Hungarian Nut Sticks


Unfortunate name.

Incredible cookie.

This is one of the oldest recipes passed down through my family. It’s one of the few holiday cookies I can remember my Nana teaching me how to make, step by step, along with gingerbread, and it just isn’t the holiday season for our family without these cookies. I’m not entirely sure where my Nana got the recipe, but she made them every year for as long as I can remember. While I’m certain this recipe has its roots through the Eastern European cookies called kolacky or roczki, these cookies aren’t built on a yeasted dough, and the shape and end texture end up being totally different.

The base of these bbs is a tender and buttery shortbread, then it’s topped with a crispy, spiced pecan meringue. The recipe doubles well, which is good news for you because you’re going to want a lot of these once you try them. My favorite way to eat them is with a cup of coffee.

Hungarian Nut Sticks:

Cookie Base:

  • 1 cup (2 sticks, 110 g) softened butter

  • 1/2 cup (100 g) sugar

  • 1 large egg

  • 1 tsp. vanilla extract

  • ½ tsp. kosher salt

  • 2½ cups (383 g) flour

Pecan Meringue Topping:

  • ½ lb. (230 g) pecans

  • 1 cup (200 g) sugar

  • 1½ tsp. cinnamon

  • ½ tsp. salt

  • 4 large egg whites

In a stand mixer (or very large bowl with a wooden spoon), cream together the butter and sugar, then add the eggs, vanilla extract, and salt and mix until all ingredients are homogenous. Gradually add all the flour and mix until just combined, being careful not to over-work the dough. If you fuss with it too much, you won’t have the tender cookie base you’re looking for. Cover your cookie dough in plastic wrap, press it into a disk, and let it chill in the fridge for at least half an hour.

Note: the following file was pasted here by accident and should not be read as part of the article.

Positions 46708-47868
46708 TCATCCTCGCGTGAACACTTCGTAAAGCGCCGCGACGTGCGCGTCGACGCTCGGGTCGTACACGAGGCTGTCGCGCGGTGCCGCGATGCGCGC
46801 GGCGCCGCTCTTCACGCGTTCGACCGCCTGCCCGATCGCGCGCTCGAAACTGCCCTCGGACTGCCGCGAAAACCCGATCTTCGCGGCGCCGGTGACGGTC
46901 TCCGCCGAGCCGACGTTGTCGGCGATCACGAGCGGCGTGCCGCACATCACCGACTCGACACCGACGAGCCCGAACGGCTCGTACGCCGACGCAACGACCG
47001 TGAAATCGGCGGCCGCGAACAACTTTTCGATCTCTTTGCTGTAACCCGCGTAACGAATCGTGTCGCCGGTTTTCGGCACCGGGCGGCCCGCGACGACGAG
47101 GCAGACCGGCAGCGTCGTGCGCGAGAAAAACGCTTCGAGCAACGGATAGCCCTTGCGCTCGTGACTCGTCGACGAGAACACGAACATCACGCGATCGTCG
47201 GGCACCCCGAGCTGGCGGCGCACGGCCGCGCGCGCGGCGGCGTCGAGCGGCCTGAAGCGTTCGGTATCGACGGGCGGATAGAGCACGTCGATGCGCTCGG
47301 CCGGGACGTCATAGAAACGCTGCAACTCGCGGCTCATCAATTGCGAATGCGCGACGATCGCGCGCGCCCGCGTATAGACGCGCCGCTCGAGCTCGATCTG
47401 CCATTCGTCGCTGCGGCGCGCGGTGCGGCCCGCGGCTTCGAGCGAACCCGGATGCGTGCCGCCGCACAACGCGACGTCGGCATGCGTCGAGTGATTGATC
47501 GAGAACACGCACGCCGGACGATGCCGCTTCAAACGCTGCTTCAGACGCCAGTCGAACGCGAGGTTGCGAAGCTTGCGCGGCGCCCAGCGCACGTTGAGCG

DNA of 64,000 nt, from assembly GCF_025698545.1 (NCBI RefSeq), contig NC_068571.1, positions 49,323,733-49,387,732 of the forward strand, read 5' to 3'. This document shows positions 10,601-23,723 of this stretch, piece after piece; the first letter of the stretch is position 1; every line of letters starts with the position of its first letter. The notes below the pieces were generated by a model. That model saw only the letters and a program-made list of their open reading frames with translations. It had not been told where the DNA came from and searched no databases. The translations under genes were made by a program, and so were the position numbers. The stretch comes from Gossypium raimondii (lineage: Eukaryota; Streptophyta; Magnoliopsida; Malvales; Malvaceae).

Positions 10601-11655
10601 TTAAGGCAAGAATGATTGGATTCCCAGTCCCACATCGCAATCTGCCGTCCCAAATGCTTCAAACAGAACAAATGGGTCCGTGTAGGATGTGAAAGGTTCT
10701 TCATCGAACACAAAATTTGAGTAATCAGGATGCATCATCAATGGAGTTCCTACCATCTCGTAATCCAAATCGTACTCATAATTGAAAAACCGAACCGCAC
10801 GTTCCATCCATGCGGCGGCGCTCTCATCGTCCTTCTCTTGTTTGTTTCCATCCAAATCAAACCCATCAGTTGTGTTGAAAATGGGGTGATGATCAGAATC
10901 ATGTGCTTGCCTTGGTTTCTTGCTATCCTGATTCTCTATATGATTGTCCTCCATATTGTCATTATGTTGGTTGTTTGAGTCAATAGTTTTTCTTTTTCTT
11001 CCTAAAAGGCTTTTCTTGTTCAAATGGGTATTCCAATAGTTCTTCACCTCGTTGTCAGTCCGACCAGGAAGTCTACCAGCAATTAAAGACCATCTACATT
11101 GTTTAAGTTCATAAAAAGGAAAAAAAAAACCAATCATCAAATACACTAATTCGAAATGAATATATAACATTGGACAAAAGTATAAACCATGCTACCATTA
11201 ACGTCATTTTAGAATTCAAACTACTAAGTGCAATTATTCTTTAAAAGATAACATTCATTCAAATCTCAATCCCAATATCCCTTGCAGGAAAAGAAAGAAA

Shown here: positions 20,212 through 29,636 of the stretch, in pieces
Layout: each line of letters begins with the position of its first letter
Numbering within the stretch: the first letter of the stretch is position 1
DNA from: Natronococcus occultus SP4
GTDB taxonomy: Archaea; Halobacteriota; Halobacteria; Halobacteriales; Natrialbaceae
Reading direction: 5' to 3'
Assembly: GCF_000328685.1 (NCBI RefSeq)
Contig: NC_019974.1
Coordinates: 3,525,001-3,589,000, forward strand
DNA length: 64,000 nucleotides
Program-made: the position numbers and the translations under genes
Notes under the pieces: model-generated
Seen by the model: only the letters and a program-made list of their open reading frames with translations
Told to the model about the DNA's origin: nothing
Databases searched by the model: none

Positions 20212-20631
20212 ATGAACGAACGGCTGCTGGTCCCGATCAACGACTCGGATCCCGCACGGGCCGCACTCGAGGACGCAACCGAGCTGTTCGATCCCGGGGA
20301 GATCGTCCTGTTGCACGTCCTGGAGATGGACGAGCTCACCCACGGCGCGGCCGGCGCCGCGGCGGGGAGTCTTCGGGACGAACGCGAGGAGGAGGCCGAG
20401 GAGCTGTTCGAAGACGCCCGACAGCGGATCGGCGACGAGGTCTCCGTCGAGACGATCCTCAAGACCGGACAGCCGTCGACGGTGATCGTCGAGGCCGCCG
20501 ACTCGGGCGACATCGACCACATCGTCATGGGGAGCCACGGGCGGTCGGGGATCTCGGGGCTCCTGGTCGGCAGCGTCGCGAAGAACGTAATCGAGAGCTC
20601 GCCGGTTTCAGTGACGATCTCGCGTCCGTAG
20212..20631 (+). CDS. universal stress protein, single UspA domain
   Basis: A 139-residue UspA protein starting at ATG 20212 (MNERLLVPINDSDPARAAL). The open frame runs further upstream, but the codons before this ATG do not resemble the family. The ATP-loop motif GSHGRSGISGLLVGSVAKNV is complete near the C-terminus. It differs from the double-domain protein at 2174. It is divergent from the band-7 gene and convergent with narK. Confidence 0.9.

Preheat your oven to 350°F (175°C).

Roast the pecans on a baking sheet for about 15 minutes, or until they become slightly darkened and fragrant. Let the nuts cool, then chop them until they’re very fine (I usually just throw them into a food processor and blitz them a few times). Set aside.

Let the chilled dough soften for about 10 minutes at room temperature, then place it on a floured surface and roll it out until it will fit the entirety of a 9×13 baking pan. Transfer your dough to the pan (a bench scraper really helps with moving it since the dough tears very easily), which should be lined with parchment or oiled and floured. Gently squish the dough with your fingers until it covers every inch of the pan and nestles into the edges. For this process, you will probably need to cut off some of the sides of the dough and then use the trimmings to fill in the empty gaps. Don’t worry too much about it looking pretty; it’s all gonna be covered anyway. Once this is completed, chill the dough again in the freezer until it is very cold, then par-bake the the dough in the oven for 15 minutes.

While the cookie base is baking, make the pecan topping by placing the chopped pecans, sugar, cinnamon, salt, and egg whites into a heavy bottomed sauce pan. Keep in mind that the cookie base needs to be out of the oven by the time the pecan topping is done so that it can be spread over the surface while every component is still warm. Cook the mixture on medium heat, stirring constantly until it starts to thicken up a bit and it becomes darker in color. Once the topping starts to pull away from the sides of the sauce pan and look to be more paste-like, remove it from the heat immediately. Take your par baked shortbread out of the oven when it’s ready and spread the pecan paste all over the top of the cookie base, ideally leaving almost no bit of cookie uncovered. Try and smooth it out so that the pecan layer is as even as possible, then put the pan back in the oven and bake for another 20 minutes. The pecan layer will puff up a bit and should get slightly more golden in color.


Remove the giant cookie from the oven and let it cool for a few minutes on a cooling rack. While everything is still a little warm, trim off the edges of the cookie with a bench scraper or a knife, then proceed to cut it into bars. We cut them into 1.5” x 3” (35 mm x 75 mm) bars, but you can make them however big or small you like. I would recommend using a ruler and making a slight indentation in the still soft meringue to create a clear path for cutting. Allow the cookies to cool a little more before extracting them from the baking pan, then let them finish cooling on a rack.

Store in an airtight container. I don’t know how long they last because they never last that long.


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Makes about 30 cookies.


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